Miami Heat: Breaking Down the Dwyane Wade-Ray Allen Backcourt Pairing

Maxwell Ogden@MaxwellOgdenCorrespondent IIIOctober 1, 2012

MIAMI - APRIL 23:  Guard Ray Allen #20 of the Boston Celtics defends guard Dwyane Wade #3 of the Miami Heat in Game Three of the Eastern Conference Quarterfinals during the 2010 NBA Playoffs at American Airlines Arena on April 23, 2010 in Miami, Florida. NOTE TO USER: User expressly acknowledges and agrees that, by downloading and/or using this Photograph, User is consenting to the terms and conditions of the Getty Images License Agreement.  (Photo by Marc Serota/Getty Images)
Marc Serota/Getty Images

In one of the most widely reported acquisitions of the 2012 NBA offseason, the defending champion Miami Heat signed former rival Ray Allen to a three-year deal. 

The move has since made waves with fans and Allen's former teammates alike, causing an even larger bullseye to rest upon the chests of those South Beach ballers.

The question is, what type of impact will this signing have on the Heat?

When Pat Riley and company made the acquisition, many assumed that Allen would play the role of sixth man. Although Allen remains capable of contributing at a high level, starting shooting guard Dwyane Wade is arguably the best 2-guard in the league.

According to Ethan J. Skolnick of The Palm Beach Post, that won't stop Erik Spoelstra from playing the two players simultaneously.

Spoelstra emphasizes that Wade and Allen will play plenty together in the backcourt.

— Ethan J. Skolnick (@EthanJSkolnick) September 28, 2012

To the blind eye, this appears to be a recipe for disaster.

A two shooting guard backcourt lacks appeal when one considers the traditional traits of a 2. The fact that Allen is far more comfortable without the ball in his hands than he is creating off of the dribble only offers further reason for concern.

The Miami Heat, however, are in a unique position.

The defending champions have two elite ball-handling facilitators that do not play point guard. Small forward LeBron James has redefined the term point-forward, while Dwyane Wade has matched James in the assist category for nearly a decade.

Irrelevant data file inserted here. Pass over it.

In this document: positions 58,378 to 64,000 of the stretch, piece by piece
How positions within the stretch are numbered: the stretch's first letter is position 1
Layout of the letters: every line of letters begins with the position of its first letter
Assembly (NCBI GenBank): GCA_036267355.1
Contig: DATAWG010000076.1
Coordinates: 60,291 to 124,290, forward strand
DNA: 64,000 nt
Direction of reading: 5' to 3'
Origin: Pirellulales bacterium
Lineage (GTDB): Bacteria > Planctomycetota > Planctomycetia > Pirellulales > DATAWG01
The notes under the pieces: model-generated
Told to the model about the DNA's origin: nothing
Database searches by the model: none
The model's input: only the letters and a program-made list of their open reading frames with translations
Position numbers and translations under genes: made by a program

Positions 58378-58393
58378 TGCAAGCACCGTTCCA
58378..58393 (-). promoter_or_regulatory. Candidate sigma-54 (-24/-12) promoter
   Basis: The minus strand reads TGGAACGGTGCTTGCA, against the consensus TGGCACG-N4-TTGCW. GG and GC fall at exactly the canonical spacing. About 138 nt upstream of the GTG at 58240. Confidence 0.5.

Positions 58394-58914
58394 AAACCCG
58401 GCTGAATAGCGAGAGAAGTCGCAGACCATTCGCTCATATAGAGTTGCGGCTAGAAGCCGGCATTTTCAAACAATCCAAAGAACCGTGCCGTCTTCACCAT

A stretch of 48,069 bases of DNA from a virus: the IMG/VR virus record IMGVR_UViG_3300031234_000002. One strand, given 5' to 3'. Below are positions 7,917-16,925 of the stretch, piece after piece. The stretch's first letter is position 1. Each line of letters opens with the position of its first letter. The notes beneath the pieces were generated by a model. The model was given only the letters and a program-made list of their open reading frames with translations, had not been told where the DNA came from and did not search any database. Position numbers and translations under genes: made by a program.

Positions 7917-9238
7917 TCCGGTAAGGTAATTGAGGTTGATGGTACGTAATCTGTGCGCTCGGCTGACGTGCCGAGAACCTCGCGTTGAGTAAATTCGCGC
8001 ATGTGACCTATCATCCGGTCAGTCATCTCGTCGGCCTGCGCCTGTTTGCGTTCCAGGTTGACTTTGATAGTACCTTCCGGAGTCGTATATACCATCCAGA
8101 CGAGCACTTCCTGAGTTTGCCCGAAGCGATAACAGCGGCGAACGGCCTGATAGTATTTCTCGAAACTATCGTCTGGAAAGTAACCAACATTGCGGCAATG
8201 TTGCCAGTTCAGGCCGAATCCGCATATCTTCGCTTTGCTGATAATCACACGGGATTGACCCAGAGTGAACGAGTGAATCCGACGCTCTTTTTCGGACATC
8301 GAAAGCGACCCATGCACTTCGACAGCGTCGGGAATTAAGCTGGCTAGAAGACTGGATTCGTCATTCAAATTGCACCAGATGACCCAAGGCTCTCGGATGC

Just don't assume that James and Wade are limited to statistical production.

They can run the point.


The Dynamic D-Wade

Dwyane Wade has posted career averages of 6.2 assists per game. More importantly, he's a more talented ball-handler than a majority of the NBA point guards.

As for how he passes, the Marquette alum's facilitating skills range well-beyond mere drive-and-dish tendencies. He's more than capable of running an offensive set and making backdoor passes to streaking scorers or hitting a man in motion for an open jumper.

You know, exactly what Ray Allen has made a career out of doing.

Unlike your average facilitating guard, however, Dwyane Wade remains one of the most feared scorers in the NBA. His career average of 25.2 points-per-game is a reflection of how dominant Wade can be.

Just don't be too shocked when he flirts with 40.

For that reason, defenses will not be able to close out on Ray Allen and allow D-Wade to roam freely. Unlike when Allen played with Rajon Rondo in Boston, Wade remains in need of double-teams and help defenders.

This should open up the shooting lanes for Allen to torch opposing defenses.


Someone Named LeBron...

You don't want Dwyane Wade to facilitate the offense? So be it.

Some guy named LeBron James has proven to be pretty well-versed in the art of making an offense function.

James is, arguably, the best drive-and-dish facilitator in the NBA. His ability to finish in the paint has led to teams crashing the lane in attempt to slow down the three-time MVP. For that reason, there is virtually always an open passing lane to a perimeter scorer.

Sounds like a recipe for success for the greatest three-point shooter of all time.

Allen is more than ready to thrive in catch-and-shoot situations. Although the Heat's current cast of Shane Battier, Mike Miller and James Jones is certainly reputable from distance, Allen adds a new dynamic.

LeBron now has a go-to-guy for three-point shooting.

As for Dwyane Wade, we all know how well he and LeBron James can play together. In their two years as teammates, they've made two NBA Finals appearances and won a title in 2012.

With a weapon like Ray Allen now working alongside them, it's safe to say that the Miami Heat have geared up for yet another run at some championship gold.


What About D?

Dwyane Wade may be 30 years old, but that doesn't mean he can't hang with the quicker guards in the league. In fact, Wade has proven to be one of the most well-rounded defenders in the game, as he locks down players at both guard positions.

And did we mention that he's the unquestioned best in the league at blocking jump shots?

The key for Wade has always been his focus on that end. There have been times where the superstar will spend times arguing a call on the other end. Other times we've seen D-Wade look for a way to get out in transition rather than simply preventing his opponent from scoring.

Fortunately for Erik Spoelstra and company, Ray Allen has proven to be one of the most responsible defenders in the league.

Although Allen will not lock anyone down, he stays with his man and gives a concerted effort on every possession. This influence should work well on Wade, who would be learning from the master of two-way footwork.

Could it be?

Could Wade's career averages of 1.8 steals and 1.0 blocks per game actually improve with Ray Allen's guidance? If it's possible for this to be true, the Miami Heat just got infinitely better.

And we didn't even touch on LeBron being one of the most dominant defensive forces in the game today.


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